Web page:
Image: Cove Atlantis, penthouse suite living room
Dana Neibert / Courtesy of Cove
Considered Atlantis, Bahamas' premier suite at the newly opened Cove resort, the penthouse occupies both the 14th and 15th floors of the hotel and casino. A domed ceiling and Murano glass chandelier in the foyer greet your grand entrance. The ten-seat dining area includes a full chef's kitchen, butler's office, dry bar, plus a refrigerator and wine cooler. The nearly 360-degree view includes the ocean, harbor, the nightclub Cain and the poolside casino. ($15,000 per night)
By
updated 10/2/2007 2:15:46 PM ET 2007-10-02T18:15:46

Once upon a time, a casino's best suites were reserved exclusively for its highest rollers. If you were willing to risk big money on a throw of the dice, management tipped its gold-braided cap to your foolhardiness by comping you a night in the El Presidente room.

That's still the policy at some casinos today. The Bellagio and the Venetian are among the Las Vegas properties that continue to reserve their most coveted suites for high roller comps. To qualify at the Bellagio, gamblers must place a minimum bet of $100,000, backed by a credit line of $4 million to $5 million.

But in Vegas and elsewhere, this policy is changing.

Take, for example, the Hugh Hefner SkyVilla at the Palms.

Suites don't get much sweeter than this. It's got a pop-up plasma television and a round, rotating bed measuring eight feet across. But you don't have to be a high roller to stay here. All you have to do is pay up — in this case, $40,000.

Without ever having set foot in the casino, you can whip out your black Amex card, and voila — you're in Hef's bed.

This is good news for people who don't want to log the hours to qualify as high-rollers. Gambling, after all, takes work.

"To be a high roller, you have to spend an amazing amount of money at the table, but you also have to spend an amazing amount of time," explains Inna Matveichuk, head of client services at LuxeVegas.com, a travel web site and 24-hour concierge service. Many of Matveichuk's clients want to pursue the Rat Pack persona without gambling away thousands.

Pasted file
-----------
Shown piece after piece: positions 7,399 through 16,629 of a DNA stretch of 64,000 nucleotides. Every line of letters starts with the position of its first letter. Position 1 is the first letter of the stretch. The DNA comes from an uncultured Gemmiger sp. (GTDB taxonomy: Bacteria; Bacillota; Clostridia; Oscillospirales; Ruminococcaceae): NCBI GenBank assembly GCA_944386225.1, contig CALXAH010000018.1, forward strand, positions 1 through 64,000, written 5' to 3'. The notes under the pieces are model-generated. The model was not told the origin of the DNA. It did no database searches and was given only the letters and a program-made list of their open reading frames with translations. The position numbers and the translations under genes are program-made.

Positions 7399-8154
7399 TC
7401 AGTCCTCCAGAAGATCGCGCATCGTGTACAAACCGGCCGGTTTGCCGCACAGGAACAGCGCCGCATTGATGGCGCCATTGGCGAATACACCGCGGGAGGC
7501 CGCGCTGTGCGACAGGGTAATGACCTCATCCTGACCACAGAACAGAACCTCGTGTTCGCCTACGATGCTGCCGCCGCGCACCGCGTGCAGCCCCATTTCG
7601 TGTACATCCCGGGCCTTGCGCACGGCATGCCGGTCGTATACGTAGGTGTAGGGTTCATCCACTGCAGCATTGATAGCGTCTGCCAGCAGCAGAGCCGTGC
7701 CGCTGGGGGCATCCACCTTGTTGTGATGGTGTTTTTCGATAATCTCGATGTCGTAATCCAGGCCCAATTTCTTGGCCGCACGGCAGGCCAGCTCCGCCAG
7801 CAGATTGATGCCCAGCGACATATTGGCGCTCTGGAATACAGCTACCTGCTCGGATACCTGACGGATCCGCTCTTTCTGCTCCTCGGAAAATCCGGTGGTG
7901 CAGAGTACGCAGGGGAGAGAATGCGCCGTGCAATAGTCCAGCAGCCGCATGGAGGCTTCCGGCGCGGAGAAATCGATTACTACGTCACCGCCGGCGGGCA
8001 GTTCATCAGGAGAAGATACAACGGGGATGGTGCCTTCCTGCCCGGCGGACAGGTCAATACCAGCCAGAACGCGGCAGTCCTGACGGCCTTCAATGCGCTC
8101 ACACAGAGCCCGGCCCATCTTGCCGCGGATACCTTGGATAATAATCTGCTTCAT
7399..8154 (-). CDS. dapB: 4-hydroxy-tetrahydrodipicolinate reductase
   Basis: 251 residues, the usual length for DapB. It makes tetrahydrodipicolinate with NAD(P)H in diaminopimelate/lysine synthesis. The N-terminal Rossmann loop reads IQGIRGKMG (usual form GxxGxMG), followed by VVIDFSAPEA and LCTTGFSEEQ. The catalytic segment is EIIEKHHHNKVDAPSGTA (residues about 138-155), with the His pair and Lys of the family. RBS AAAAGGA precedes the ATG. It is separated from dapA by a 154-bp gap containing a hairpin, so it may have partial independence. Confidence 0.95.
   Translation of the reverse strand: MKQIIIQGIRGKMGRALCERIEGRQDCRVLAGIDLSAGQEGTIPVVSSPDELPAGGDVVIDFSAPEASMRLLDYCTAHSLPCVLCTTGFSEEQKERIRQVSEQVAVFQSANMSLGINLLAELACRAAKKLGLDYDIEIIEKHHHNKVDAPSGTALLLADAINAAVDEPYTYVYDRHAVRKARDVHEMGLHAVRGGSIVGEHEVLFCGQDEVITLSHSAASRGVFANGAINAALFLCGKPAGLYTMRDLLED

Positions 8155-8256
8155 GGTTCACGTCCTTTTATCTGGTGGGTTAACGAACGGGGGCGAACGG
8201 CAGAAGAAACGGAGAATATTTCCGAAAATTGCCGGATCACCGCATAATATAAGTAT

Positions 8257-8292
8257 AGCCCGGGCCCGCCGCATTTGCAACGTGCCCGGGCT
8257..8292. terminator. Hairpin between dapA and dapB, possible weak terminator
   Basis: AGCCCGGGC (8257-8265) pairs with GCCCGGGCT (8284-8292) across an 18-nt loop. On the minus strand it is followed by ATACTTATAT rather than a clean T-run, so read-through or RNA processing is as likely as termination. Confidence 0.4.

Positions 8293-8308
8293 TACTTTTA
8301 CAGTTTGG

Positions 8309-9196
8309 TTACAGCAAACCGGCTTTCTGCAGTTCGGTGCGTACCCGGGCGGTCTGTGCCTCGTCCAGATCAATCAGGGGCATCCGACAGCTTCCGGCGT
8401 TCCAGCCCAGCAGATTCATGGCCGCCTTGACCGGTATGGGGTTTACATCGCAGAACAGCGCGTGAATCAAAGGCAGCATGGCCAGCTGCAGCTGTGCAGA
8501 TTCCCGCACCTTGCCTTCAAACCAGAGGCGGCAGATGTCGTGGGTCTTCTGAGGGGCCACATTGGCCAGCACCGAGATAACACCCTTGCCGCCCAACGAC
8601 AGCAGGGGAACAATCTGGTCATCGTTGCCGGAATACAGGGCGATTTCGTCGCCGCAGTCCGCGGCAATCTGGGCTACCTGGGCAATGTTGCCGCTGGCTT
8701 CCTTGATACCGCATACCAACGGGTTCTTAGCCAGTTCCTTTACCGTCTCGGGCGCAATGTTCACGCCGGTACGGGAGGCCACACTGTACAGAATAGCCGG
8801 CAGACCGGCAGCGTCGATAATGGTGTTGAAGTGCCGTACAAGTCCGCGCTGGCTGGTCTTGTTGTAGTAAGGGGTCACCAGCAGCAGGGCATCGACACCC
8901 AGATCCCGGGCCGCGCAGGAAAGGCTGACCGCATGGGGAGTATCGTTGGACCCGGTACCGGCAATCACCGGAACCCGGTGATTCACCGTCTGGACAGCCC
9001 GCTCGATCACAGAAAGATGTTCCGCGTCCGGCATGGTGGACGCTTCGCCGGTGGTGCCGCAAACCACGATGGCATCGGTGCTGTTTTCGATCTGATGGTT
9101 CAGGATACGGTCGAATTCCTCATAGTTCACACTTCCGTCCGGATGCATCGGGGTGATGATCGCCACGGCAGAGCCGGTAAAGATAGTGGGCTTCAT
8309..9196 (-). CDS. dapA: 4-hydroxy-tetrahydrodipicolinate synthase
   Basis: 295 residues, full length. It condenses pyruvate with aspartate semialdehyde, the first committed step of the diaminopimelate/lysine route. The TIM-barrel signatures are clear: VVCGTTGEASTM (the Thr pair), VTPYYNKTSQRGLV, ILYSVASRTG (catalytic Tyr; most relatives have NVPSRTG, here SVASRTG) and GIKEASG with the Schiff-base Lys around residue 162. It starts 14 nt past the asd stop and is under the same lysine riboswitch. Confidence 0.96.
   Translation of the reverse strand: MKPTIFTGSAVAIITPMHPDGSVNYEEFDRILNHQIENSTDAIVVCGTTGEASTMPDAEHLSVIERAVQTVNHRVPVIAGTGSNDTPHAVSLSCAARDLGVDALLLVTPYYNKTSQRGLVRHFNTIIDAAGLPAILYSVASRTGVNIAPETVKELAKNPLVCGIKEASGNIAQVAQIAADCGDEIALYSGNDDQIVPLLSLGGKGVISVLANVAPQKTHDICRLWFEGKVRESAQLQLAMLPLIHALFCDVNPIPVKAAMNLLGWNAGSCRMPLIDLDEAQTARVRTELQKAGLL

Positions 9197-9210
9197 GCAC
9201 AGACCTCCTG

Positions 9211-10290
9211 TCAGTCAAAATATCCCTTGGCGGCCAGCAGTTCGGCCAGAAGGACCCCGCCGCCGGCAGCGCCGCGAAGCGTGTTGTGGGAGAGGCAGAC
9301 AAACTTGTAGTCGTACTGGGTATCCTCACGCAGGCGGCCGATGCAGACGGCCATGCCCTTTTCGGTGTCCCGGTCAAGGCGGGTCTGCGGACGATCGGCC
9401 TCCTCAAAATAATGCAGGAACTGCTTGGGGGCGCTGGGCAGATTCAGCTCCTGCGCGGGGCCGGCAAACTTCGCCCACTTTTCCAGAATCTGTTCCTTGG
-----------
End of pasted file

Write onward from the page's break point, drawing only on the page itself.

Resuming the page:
Indeed, "The Britney Spearses and Lindsay Lohans of the world don't necessarily want to gamble, but they do want to have a good time," says travel agent Steven Striker, founder of Striker VIP, a Las Vegas-based travel agency and concierge service. Party people who may be uninterested in gambling, he says, are still drawn to the casino world's rambunctious nightlife and outrageous apartment amenities.

Prime-time perks
Amenities don't get much more outrageous than a basketball court in your suite. For a mere $25,000 a night — no gambling required — that's exactly what you get at the Palms Hardwood Suite.

Image: Fiore suite at the Borgata Hotel Casino and Spa
Courtesy of Borgata Hotel and Casino
So much more than a resting place, this suite at the Borgata Hotel Casino and Spa in Atlantic City, N.J., boasts 300-thread-count Egyptian cotton sheets and towels, granite countertops and marble walls and floors, plus a space for in-room spa treatments. For those taking a break from the tables downstairs to make some real money with a business transaction, there are three phones, each with dual lines, and high speed Internet access. ($5,000 to $8,000 per night)
The only suite in the world with an indoor court, this two story, 10,000-square-foot stunner includes a pool table, lounge with full bar, a dance floor and even an electronic scoreboard to post points like the pros. After an intense game, guests can relax in the living room — it's equipped with a 42" plasma TV, three super-sized Murphy beds and a Jacuzzi.

According to Striker, some of the NBA's biggest talents have hosted parties in the space.

Or perhaps your tastes tend more toward cigars, brandy and winning world wars. If so, head for Monte Carlo, and be prepared to spend $11,000 a night for the Winston Churchill Suite at the Hôtel de Paris. The apartment has a private elevator, two lounges, and 24-hour butler service. It used to be off limits to anyone but high rollers.

Back in Vegas, you can keep the chaos of the Strip at arm's length by staying in the Viva Las Penthouse Suite at the new Red Rock Casino Resort Hotel. For $10,000 a night, you get a view of the Red Rock mountains through floor-to-ceiling glass in every room. You also enjoy access to the resort's acclaimed spa. Want to watch people throw money away? There's a private casino just downstairs, open only to guests staying at the resort.

When it comes to the high life — casino style — there's only one certainty: To live well, you must pay. Or play.

© 2012 Forbes.com

Discuss:

Discussion comments

,

Most active discussions

  1. votes comments
  2. votes comments
  3. votes comments
  4. votes comments